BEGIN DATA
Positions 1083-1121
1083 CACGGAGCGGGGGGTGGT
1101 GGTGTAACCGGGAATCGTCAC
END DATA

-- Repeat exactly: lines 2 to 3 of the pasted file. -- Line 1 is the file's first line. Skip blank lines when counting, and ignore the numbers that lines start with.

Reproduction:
1083 CACGGAGCGGGGGGTGGT
1101 GGTGTAACCGGGAATCGTCAC